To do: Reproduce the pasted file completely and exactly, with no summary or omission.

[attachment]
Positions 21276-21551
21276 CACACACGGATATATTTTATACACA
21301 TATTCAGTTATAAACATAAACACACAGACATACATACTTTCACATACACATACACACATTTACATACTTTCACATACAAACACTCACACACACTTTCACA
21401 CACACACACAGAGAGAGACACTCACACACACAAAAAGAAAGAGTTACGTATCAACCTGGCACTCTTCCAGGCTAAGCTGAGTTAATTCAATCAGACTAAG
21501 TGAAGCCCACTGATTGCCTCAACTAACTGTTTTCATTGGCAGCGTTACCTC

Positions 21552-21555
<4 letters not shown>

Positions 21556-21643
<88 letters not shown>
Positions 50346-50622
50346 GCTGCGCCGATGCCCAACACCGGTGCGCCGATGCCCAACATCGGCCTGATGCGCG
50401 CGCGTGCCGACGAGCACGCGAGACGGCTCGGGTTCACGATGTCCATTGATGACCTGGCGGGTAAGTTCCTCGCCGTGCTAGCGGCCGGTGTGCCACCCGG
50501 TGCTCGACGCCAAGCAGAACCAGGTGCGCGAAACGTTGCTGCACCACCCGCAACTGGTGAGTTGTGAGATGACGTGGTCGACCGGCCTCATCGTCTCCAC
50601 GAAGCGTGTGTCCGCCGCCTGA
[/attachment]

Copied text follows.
Positions 21276-21551
21276 CACACACGGATATATTTTATACACA
21301 TATTCAGTTATAAACATAAACACACAGACATACATACTTTCACATACACATACACACATTTACATACTTTCACATACAAACACTCACACACACTTTCACA
21401 CACACACACAGAGAGAGACACTCACACACACAAAAAGAAAGAGTTACGTATCAACCTGGCACTCTTCCAGGCTAAGCTGAGTTAATTCAATCAGACTAAG
21501 TGAAGCCCACTGATTGCCTCAACTAACTGTTTTCATTGGCAGCGTTACCTC

Positions 21552-21555
<4 letters not shown>

Positions 21556-21643
<88 letters not shown>
Positions 50346-50622
50346 GCTGCGCCGATGCCCAACACCGGTGCGCCGATGCCCAACATCGGCCTGATGCGCG
50401 CGCGTGCCGACGAGCACGCGAGACGGCTCGGGTTCACGATGTCCATTGATGACCTGGCGGGTAAGTTCCTCGCCGTGCTAGCGGCCGGTGTGCCACCCGG
50501 TGCTCGACGCCAAGCAGAACCAGGTGCGCGAAACGTTGCTGCACCACCCGCAACTGGTGAGTTGTGAGATGACGTGGTCGACCGGCCTCATCGTCTCCAC
50601 GAAGCGTGTGTCCGCCGCCTGA